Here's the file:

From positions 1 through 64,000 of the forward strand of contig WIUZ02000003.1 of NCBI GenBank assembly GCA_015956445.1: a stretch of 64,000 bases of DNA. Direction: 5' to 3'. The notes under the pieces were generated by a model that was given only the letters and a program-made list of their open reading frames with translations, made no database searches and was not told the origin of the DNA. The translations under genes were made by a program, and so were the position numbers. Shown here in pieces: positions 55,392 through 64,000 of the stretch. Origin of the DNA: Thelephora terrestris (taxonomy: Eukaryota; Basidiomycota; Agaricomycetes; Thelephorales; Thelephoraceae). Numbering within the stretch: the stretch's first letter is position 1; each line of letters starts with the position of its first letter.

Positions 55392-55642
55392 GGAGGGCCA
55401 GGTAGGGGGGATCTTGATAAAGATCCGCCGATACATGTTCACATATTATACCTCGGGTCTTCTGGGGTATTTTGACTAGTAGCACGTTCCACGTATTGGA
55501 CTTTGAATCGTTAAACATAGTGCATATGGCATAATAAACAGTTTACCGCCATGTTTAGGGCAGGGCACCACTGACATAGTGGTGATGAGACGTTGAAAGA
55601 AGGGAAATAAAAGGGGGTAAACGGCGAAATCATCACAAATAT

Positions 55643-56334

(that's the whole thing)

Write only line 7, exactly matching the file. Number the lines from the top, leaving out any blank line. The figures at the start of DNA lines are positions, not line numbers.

Positions 55643-56334